Kyphoplasty is a technique related to Vertebroplasty. The procedure differs in that a specialized balloon is placed into the fractured bone prior to cement injection to better expand a compressed bone and create space into which to deposit the cement.
Kyphoplasty is also used to treat painful compression fractures of the spine. Potential candidates are evaluated prior to any procedure by our interventional radiologists.
In kyphoplasty, a balloon is used to create a cavity to inject the cement into. This procedure is designed to relieve pain. It can also improve spinal deformities from the fractures.
After you leave the hospital, contact your doctor if any of the following occurs:
- Signs of infection, including fever and chills
- Redness, swelling, increasing pain, excessive bleeding, or any discharge from the incision site or the needle insertion site
- Severe back or rib pain
- Cough, shortness of breath, or chest pain
- New numbness, tingling, or weakness
What to Expect ?
Prior to Procedure :
- You will receive a complete physical exam and blood tests .
- You will have imaging studies of your back such as:
- X-ray and Bone scans —tests that use radiation to take pictures of structures inside the body, especially bones
- MRI scan —a test that uses magnetic waves to make pictures of structures inside the body
- CT scan —a type of x-ray that uses a computer to make pictures of the inside of the body
- Talk to your doctor about your medicines. You may be asked to stop taking some medicines up to one week before the procedure like:
- Aspirin or other anti-inflammatory drugs
- Blood thinners, such as clopidogrel (Plavix) or warfarin (Coumadin)
- You will need to stop eating at least six hours prior to the procedure. Stop drinking fluids about 3-6 hours prior to the procedure.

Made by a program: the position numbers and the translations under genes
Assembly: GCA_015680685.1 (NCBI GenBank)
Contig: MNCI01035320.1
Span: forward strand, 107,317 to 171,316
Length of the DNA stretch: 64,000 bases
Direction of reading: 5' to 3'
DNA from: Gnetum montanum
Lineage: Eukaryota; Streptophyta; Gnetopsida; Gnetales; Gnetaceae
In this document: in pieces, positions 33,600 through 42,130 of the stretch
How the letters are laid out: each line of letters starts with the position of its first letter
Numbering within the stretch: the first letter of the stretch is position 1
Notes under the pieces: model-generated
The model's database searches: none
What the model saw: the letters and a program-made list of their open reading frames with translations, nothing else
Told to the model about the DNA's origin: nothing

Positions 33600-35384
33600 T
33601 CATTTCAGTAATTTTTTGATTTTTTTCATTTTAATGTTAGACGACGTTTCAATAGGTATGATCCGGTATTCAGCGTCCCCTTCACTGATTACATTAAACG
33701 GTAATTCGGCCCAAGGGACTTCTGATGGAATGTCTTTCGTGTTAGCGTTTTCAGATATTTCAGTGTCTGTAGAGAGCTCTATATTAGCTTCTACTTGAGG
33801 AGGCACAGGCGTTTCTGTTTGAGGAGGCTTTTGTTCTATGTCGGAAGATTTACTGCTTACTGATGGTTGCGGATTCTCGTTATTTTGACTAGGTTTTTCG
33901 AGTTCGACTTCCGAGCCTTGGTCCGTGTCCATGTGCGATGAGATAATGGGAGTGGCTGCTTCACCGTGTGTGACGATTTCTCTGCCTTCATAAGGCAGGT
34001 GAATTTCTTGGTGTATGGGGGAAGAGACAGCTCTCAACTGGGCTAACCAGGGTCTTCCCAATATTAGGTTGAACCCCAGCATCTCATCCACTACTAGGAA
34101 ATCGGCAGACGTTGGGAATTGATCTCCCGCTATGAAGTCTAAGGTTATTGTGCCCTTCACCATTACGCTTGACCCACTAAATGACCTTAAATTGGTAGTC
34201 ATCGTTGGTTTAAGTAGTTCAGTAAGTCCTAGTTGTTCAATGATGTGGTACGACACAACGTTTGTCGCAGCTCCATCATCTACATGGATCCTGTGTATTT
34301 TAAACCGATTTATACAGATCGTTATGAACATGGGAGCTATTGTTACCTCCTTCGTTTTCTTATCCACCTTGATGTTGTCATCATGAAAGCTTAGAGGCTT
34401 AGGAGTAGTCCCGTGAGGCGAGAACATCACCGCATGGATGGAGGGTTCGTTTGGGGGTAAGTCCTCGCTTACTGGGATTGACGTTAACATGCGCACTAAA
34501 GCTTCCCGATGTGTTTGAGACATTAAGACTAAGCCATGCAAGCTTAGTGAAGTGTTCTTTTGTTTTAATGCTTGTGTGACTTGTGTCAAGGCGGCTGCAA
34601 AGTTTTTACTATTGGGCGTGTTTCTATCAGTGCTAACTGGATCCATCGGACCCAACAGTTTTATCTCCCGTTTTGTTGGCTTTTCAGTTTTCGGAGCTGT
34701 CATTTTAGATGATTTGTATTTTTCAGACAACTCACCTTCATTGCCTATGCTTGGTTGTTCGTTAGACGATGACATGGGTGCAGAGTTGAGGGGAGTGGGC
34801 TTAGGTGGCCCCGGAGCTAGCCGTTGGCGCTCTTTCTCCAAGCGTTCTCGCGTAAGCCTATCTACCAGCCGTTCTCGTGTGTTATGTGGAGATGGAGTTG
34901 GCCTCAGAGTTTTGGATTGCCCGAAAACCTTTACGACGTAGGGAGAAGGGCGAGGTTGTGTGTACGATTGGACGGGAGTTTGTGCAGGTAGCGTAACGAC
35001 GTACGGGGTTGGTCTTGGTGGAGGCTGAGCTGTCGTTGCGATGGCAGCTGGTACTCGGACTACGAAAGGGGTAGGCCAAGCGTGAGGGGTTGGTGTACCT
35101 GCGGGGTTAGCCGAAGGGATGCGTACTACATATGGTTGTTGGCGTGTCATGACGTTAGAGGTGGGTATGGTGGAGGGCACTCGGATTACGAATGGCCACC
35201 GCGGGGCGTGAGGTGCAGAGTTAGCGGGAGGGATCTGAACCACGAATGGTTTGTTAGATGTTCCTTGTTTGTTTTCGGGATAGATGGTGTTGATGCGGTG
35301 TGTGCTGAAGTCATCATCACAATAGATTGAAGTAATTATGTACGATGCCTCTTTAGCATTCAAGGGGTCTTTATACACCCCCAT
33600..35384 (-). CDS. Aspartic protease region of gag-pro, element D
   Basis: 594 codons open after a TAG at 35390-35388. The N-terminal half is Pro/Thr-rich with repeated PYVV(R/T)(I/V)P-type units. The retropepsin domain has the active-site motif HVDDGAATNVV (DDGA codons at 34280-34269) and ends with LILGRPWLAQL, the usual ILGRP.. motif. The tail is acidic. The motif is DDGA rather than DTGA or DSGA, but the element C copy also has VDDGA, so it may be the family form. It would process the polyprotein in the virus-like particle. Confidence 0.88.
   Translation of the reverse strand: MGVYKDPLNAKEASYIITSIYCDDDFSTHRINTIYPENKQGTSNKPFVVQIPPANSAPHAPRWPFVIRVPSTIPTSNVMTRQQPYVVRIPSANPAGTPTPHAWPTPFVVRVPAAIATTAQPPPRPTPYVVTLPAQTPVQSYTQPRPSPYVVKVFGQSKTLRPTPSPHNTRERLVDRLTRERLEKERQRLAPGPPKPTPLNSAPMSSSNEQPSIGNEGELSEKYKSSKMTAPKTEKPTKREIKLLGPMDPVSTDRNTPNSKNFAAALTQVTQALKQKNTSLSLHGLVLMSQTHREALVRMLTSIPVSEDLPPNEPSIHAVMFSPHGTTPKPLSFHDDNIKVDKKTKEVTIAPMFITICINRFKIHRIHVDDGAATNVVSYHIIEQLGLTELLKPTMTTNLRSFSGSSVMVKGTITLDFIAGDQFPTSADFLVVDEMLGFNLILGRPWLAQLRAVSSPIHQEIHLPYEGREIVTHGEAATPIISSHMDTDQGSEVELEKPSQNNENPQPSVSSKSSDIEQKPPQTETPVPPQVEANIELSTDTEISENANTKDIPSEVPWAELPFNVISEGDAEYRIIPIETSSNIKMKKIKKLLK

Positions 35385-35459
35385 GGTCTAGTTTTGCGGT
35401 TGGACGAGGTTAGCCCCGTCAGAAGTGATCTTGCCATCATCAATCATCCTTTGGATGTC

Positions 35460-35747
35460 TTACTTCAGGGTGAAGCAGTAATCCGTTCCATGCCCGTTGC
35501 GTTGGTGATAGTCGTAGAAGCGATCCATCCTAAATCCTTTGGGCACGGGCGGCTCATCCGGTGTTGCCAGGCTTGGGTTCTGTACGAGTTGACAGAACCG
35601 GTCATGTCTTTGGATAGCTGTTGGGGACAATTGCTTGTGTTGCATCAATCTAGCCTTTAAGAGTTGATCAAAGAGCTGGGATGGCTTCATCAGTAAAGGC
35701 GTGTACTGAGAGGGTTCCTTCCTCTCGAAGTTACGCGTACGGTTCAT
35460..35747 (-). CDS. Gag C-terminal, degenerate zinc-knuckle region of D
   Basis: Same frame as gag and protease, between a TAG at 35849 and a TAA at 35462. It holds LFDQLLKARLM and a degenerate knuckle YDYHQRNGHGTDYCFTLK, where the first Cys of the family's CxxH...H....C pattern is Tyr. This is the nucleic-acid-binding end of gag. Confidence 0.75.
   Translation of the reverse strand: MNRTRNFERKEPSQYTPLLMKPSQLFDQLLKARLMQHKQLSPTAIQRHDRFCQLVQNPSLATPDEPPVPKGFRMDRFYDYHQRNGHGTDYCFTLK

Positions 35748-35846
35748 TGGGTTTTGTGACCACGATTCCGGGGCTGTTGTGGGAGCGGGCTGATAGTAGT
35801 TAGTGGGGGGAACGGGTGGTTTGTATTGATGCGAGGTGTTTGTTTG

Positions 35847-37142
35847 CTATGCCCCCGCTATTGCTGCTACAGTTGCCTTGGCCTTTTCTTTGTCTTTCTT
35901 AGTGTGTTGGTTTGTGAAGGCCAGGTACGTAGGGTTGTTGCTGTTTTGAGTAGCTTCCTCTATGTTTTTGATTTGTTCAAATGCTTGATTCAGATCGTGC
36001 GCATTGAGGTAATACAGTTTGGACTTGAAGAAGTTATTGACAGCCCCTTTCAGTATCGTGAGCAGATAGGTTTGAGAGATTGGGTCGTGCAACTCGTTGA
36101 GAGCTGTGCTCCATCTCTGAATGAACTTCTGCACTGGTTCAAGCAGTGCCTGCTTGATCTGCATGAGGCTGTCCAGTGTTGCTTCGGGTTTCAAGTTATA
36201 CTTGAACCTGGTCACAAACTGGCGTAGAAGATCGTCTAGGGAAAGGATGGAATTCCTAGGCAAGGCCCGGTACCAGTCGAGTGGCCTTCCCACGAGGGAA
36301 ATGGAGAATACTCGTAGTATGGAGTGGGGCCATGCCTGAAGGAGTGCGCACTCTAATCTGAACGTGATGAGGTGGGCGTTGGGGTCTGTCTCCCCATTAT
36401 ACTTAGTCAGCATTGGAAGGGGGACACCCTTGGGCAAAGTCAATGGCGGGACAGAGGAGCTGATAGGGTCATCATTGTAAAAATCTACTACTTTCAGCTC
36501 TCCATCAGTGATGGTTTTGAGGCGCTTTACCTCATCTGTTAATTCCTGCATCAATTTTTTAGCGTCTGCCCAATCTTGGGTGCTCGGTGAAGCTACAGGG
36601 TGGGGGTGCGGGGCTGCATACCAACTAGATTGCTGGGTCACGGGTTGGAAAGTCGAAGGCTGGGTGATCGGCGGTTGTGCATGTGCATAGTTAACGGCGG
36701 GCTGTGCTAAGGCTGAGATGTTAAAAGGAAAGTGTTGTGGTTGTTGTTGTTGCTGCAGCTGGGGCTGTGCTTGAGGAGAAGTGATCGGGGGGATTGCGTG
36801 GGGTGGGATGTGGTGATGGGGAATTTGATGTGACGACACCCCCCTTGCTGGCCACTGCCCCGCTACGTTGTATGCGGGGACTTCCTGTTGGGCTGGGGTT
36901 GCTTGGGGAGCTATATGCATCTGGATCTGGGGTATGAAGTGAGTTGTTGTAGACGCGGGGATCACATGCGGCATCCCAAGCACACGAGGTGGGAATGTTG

Complications are rare but no procedure is completely free of risk. If you are planning to have a vertebroplasty or kyphoplasty,
your doctor will review a list of possible complications which may include:
- Leakage of the cement into the spinal canal or into adjacent veins
- Increased back pain
- Fracture of adjacent vertebra or ribs
- Numbness, tingling
Your doctor may feel that the risks of these procedures are too great if you have:
- Vertebral fractures that extend into the spinal canal area
- Radiculopathy—irritation of a nerve root in the area of the fracture that often causes areas of numbness, tingling, or weakness in the leg
- Current infection
- Bleeding disorders
- Unusually soft or porous bones
The majority of compression fractures do not cause any pain. People often only notice progressive loss of height and/or a stooped forward or "hunchback" posture. When they do cause pain it is often a severe back pain which tends to begin suddenly during a person's usual activities or is preceded by a minor fall. The pain can be debilitating and can cause a person to become bed-ridden. In addition to this pain, the change in posture, known medically as "kyphosis", may cause decreased appetite and a decrease in lung function over the long term.
Vertebral fractures are often diagnosed on x-rays of the spine obtained by emergency or primary care physicians when a patient complains of back pain. The limitation of using x-rays to diagnose these fractures is that these films often do not allow a doctor to determine if a fracture is recent and is likely to be causing someone's back pain, or if a fracture is old and unrelated to a patient's pain. An MRI or a bone scan can be helpful for making this determination.
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